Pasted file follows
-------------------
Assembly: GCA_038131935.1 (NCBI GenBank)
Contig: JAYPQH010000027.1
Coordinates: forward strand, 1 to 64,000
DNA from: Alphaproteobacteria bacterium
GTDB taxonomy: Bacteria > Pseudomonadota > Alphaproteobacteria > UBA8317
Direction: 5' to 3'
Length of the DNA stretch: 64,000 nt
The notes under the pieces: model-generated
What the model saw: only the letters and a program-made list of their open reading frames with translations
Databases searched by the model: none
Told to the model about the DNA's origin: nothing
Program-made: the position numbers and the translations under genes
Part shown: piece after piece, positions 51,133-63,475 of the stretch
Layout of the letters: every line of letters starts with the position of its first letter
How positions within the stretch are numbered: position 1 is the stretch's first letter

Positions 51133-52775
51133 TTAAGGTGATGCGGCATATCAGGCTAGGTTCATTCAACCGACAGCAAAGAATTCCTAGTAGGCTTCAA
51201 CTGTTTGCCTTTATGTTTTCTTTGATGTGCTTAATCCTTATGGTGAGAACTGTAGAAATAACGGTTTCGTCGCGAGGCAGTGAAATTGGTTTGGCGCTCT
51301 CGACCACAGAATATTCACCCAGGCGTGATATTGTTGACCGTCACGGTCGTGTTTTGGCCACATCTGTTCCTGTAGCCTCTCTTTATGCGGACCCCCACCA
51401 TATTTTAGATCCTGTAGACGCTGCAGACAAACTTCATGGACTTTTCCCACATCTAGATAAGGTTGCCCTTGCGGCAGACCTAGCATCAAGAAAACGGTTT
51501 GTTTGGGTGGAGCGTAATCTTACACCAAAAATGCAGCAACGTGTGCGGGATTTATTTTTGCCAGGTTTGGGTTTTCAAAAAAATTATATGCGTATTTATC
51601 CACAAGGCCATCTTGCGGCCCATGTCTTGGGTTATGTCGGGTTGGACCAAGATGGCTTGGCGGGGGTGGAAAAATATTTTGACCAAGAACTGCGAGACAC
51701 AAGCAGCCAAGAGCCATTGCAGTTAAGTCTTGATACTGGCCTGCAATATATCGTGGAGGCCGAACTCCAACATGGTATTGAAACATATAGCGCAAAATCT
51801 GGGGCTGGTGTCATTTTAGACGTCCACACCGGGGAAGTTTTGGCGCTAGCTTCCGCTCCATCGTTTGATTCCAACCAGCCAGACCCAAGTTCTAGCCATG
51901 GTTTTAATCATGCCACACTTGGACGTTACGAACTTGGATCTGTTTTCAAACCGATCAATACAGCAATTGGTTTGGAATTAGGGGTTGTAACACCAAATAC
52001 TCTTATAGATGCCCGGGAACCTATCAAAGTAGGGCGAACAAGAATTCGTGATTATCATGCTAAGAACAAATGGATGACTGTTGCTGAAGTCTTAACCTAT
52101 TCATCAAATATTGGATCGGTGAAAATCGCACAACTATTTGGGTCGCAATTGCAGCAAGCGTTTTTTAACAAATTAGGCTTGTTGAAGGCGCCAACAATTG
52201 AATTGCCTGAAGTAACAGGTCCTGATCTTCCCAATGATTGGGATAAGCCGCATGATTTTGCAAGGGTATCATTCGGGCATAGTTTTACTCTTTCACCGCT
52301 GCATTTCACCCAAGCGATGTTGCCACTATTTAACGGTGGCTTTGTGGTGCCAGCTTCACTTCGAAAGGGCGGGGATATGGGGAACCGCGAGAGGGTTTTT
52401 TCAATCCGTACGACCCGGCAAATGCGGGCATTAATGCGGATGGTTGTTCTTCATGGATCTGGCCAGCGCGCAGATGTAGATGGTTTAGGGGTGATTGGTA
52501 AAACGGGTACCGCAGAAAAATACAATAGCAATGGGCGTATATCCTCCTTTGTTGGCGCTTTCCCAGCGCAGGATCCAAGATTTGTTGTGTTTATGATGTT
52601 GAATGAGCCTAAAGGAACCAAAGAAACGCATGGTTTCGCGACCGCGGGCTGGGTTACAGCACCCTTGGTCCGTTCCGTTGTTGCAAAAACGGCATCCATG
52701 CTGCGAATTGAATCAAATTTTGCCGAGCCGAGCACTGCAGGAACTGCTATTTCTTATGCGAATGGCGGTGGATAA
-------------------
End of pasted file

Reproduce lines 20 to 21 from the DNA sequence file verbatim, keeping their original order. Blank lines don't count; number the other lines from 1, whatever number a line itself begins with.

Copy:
51401 TATTTTAGATCCTGTAGACGCTGCAGACAAACTTCATGGACTTTTCCCACATCTAGATAAGGTTGCCCTTGCGGCAGACCTAGCATCAAGAAAACGGTTT
51501 GTTTGGGTGGAGCGTAATCTTACACCAAAAATGCAGCAACGTGTGCGGGATTTATTTTTGCCAGGTTTGGGTTTTCAAAAAAATTATATGCGTATTTATC